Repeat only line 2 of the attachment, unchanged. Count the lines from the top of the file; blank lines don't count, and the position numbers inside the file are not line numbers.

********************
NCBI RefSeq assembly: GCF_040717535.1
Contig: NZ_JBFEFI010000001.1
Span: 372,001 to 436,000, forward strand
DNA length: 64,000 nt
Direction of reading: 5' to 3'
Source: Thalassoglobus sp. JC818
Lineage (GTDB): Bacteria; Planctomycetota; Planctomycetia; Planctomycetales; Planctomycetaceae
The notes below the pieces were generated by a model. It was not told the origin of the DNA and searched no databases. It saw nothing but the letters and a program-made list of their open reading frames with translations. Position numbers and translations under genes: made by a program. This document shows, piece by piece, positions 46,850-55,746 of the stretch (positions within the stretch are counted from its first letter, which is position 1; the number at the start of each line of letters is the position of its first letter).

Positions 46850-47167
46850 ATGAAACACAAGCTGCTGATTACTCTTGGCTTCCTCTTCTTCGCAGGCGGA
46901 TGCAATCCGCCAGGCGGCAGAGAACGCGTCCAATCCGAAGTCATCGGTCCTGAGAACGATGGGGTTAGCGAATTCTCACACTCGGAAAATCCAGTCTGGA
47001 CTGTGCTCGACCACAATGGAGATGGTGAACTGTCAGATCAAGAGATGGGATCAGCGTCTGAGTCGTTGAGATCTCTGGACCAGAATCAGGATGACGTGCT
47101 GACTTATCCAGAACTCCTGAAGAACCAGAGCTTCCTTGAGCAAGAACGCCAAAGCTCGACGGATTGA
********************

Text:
Contig: NZ_JBFEFI010000001.1